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e-Alert: OSHA Issues New COVID-19 Guidance for Non-Healthcare Employers

By September 23, 2021 No Comments

Background

Earlier this year, OSHA released guidance for healthcare workers and employers, a how-to guide on handling the continuation of the COVID-19 pandemic. OSHA has now published additional guidance to support employers in dealing with another wave of the pandemic. This new guidance is specific to non-healthcare employers.

Summary

OSHA is strongly urging that employers mandate all their employees to be vaccinated against COVID-19. If an employee is not vaccinated, they should undergo routine testing for the virus. This guidance comes with the recommendation for employers to provide paid-time-off to help incentivize employees to receive their vaccines.

Face Coverings and Social Distancing Guidance:

OSHA urges all employees to wear a face covering and to practice social distancing while in the workplace. The face-covering recommendation applies to all employees, regardless of their vaccination status. All outside visitors to an employer’s workplace should be encouraged or required to wear a face covering as an added safeguard for employees. Employers should have a supply of face masks, at no cost to employees, to provide to all individuals entering the workplace.

Social distancing should apply uniformly to all employees; however, OSHA is specifically recommending that unvaccinated employees should be careful to distance themselves from employees with high-risk health conditions at a minimum of six feet.

Confirmed Case of COVID-19 Guidance:

Positive COVID-19 test results have had a significant uptick over the past several weeks. OSHA has provided the following guidance to employers who encounter a positive case:

  • Vaccinated employees:
    • Should get tested 3 – 5 days after the encounter.
    • Should wear a face covering while indoors for 14 days after the encounter, or until they get a negative result.
  • Unvaccinated employees:
    • Should get tested immediately after the encounter.
    • If they test negative, they should be tested again 5 – 7 days after the encounter.

Education and Training:

Employers should provide managers with training on the company’s COVID-19 policies. Trainings and communications around the company’s policies should be routine and frequent. These trainings and policies should be provided to employees in simple terms and be available in additional formats such as Spanish and American Sign Language.

Employers should establish an outlet for employees to voice their concerns about workplace health and safety around COVID-19. This outlet should allow employees to feel safe sharing their concerns without fear of retaliation. Employers are prohibited from discriminating or taking adverse action against employees who come forth with these concerns. As with all employee feedback, employers should address these concerns in a timely manner.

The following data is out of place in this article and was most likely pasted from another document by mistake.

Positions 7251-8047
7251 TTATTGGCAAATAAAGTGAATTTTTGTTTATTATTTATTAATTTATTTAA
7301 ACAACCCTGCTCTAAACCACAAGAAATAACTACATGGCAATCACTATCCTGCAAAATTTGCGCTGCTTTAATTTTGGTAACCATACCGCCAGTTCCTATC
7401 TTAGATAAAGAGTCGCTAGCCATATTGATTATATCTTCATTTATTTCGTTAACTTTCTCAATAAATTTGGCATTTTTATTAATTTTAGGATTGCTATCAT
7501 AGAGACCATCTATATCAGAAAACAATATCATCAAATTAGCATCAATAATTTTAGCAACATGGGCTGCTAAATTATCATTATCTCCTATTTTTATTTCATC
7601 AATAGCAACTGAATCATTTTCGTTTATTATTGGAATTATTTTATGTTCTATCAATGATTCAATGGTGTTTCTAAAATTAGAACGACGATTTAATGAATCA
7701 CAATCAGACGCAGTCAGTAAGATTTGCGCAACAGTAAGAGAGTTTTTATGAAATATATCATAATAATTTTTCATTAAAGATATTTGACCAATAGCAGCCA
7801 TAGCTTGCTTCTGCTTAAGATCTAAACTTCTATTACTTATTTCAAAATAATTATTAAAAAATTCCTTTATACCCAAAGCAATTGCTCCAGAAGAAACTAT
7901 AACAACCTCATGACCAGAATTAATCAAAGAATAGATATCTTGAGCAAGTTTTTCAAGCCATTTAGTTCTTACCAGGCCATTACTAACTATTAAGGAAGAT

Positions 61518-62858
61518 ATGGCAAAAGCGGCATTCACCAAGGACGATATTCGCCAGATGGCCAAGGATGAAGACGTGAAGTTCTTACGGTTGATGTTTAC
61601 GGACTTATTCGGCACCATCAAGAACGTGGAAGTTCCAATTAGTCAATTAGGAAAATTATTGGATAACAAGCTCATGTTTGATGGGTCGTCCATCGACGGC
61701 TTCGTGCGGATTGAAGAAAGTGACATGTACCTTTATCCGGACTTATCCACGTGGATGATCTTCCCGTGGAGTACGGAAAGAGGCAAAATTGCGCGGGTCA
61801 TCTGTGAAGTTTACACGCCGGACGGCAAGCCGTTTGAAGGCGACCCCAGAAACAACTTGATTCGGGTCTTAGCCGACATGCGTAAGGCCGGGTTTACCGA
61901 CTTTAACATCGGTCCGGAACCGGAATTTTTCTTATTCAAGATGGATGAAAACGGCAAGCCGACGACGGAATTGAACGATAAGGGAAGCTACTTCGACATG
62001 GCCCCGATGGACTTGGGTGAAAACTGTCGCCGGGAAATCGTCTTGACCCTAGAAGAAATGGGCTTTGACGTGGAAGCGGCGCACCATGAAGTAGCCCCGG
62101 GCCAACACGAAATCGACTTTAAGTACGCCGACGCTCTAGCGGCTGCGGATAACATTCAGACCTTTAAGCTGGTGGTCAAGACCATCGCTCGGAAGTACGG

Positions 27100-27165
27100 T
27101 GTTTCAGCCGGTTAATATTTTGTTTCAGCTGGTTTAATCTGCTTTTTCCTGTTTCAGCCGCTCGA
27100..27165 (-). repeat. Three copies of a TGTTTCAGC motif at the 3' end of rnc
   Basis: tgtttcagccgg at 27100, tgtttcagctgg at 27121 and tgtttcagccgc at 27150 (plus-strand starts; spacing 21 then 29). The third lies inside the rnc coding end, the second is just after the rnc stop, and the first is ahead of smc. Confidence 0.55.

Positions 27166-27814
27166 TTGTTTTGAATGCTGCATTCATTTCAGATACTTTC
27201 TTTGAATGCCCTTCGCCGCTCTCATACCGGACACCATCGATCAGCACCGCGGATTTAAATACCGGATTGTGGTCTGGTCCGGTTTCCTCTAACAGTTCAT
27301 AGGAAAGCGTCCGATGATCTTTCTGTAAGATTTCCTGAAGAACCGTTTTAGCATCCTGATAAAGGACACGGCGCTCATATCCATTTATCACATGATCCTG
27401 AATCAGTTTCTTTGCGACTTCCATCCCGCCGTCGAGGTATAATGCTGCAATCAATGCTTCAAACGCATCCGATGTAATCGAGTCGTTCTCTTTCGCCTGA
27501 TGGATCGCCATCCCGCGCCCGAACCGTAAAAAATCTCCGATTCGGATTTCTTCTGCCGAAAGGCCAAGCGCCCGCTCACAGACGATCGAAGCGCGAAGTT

OSHA strongly recommends that employers take attendance during trainings as well as log all recipients of any methods of communication around policies. Should an employee miss a communication and/or training, employers will need to do their due diligence to ensure 100% of their workforce is aware of the company policies and procedures around COVID-19. Some suggested acts of due diligence are:

  • Incorporating COVID-19 policies into the onboarding and orientation checklist to educate new hires.
  • Providing multiple date and time options for company-wide trainings, should an employee be out on PTO or have a schedule conflict.

Sanitization Guidance:

Employers should continue to follow OSHA’s strict guidance on maintaining ventilation systems in the workplace to help prevent and/or limit the spread of COVID-19.

OSHA aligns with the CDC’s guidance on routine cleaning procedures within the workplace.

Employers should execute additional cleaning regimes in the workplace when they have a confirmed positive case. If an employer encounters a severe or fatal case of COVID-19 among their employees, they should continue to follow OSHA requirements for reporting such cases. Within 24 hours of the employer’s awareness of the severe case or fatality, they must contact OSHA with details in one of the following ways:

  • Calling the nearest OSHA office,
  • Calling the OSHA 24-hour hotline at 1-800-321-6742, or
  • Submitting OSHA’s online form.

It is important to note that all employers must follow the criteria for reporting when it comes to COVID-19 cases, not just those who are subject to OSHA reporting standards.

Employers Next Steps

  • Provide personal protective equipment (PPE) and sanitation products to employees.
  • Ensure trainings have been scheduled for your workforce to go over pertinent COVID-19 policies and procedures.
  • Establish a routine for swapping out filters in your ventilation systems to prevent airborne pathogens of COVID-19 from spreading throughout the workplace.
  • Continue reporting all severe or fatal COVID-19 cases as outlined above.
  • Establish a COVID-19 policy. If you are a Full-Service or Virtual HR client and would like our assistance with creating or updating your COVID-19 policy, please email us.

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This content is provided with the understanding that HR Knowledge is not rendering legal advice. While every effort is made to provide current information, the law changes regularly and laws may vary depending on the state or municipality. The material is made available for informational purposes only and is not a substitute for legal advice or your professional judgment. You should review applicable laws in your jurisdiction and consult experienced counsel for legal advice. If you have any questions regarding this content, please contact HR Knowledge at 508.339.1300 or email us.

 

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